First Somali-American to hold public office in Minnesota

Minneapolis voters have elected the first Somali-American to hold public office in Minnesota, and likely the nation.

Hussein Samatar fled the civil war of his East African homeland nearly two decades ago, with basic survival as his only concern. Last night, the nonprofit leader won a seat on the Minneapolis school board.

At his victory party last night, he reached out to any African-Americans who don’t consider him one of their own, saying his election wouldn’t be possible without the civil-rights struggle.

“I wouldn’t be here if it weren’t for the people who came before us,” Samatar said. “We are part of the new African-American community in the state of Minnesota.”

Samatar says he prefers to be known as an African-American rather than as a Somali-American, which he finds too limiting.

“Last time I checked, Somalia is still in Africa,” he said an in interview. “And I am an American. Therefore, I am more African-American than anyone else.”

While his personal experiences may be different, Samatar said he understands some of the pressing challenges in the black community.

His supporters are counting on him to help close an academic achievement gap between white students and students of color. And they say he may bring an even stronger sensibility when it comes to helping kids whose first language isn’t English.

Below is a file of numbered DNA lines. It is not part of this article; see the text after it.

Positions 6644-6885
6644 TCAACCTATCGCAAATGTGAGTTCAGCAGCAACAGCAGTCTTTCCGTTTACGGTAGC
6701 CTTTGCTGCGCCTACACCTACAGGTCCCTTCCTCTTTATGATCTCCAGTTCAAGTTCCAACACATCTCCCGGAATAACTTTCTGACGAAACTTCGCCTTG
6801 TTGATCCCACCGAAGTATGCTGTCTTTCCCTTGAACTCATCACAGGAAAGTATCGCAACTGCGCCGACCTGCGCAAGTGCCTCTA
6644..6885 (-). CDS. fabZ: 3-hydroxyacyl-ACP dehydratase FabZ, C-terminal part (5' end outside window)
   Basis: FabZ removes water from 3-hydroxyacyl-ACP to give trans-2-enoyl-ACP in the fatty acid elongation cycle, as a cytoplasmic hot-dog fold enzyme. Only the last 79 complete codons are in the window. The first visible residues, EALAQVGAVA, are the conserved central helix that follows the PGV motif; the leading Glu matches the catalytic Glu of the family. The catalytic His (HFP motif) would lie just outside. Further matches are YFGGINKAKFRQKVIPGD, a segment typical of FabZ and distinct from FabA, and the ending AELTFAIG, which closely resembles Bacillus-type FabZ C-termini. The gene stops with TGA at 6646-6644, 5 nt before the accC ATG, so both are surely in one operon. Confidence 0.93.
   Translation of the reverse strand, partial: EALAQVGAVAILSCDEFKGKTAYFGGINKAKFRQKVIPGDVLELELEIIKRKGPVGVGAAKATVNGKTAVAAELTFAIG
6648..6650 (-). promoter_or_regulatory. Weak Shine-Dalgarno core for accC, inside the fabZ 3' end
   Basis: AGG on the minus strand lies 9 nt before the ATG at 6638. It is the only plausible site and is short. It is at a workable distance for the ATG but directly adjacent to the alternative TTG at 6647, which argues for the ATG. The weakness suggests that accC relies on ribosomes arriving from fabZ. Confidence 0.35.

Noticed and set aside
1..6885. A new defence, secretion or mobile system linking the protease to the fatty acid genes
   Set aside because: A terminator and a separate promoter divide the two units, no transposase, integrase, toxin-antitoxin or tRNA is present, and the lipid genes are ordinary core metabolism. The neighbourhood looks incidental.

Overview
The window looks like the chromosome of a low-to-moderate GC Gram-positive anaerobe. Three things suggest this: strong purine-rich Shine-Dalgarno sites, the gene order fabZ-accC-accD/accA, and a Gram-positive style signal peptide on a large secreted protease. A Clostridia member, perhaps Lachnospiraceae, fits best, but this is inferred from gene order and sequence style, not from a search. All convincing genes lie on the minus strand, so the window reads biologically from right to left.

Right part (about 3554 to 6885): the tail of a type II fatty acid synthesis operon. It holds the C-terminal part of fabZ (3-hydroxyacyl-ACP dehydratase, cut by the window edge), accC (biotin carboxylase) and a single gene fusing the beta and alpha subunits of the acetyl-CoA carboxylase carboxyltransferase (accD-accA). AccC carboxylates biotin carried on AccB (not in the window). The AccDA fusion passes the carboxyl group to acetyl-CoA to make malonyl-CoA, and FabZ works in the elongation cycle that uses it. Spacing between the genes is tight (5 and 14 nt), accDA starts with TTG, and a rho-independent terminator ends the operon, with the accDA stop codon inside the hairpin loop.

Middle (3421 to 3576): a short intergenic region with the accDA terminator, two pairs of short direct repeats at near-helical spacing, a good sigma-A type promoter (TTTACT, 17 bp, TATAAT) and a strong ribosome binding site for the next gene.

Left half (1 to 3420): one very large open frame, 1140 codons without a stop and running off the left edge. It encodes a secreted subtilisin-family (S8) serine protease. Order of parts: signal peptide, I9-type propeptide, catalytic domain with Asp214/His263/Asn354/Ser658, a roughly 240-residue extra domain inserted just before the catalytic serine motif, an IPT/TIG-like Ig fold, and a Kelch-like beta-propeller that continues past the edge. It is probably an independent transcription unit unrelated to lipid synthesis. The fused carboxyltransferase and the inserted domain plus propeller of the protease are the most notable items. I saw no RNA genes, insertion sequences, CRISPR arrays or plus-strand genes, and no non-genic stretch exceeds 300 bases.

Samatar says he prefers to be known as an African-American rather than as a Somali-American, which he finds too limiting.

“Last time I checked, Somalia is still in Africa,” he said an in interview. “And I am an American. Therefore, I am more African-American than anyone else.”

While his personal experiences may be different, Samatar said he understands some of the pressing challenges in the black community.

His supporters are counting on him to help close an academic achievement gap between white students and students of color. And they say he may bring an even stronger sensibility when it comes to helping kids whose first language isn’t English.

Samatar says he’s troubled that the parents of many of those students, especially East African immigrants, feel the need to send their kids to charter schools, which they believe can better meet the students’ needs.

“I have no problem with charter schools per se, but I do have a problem with segregation,” he said. “I really think we’ll be in trouble if we believe we can educate children separately.”

On Facebook

Leave A Response

* Denotes Required Field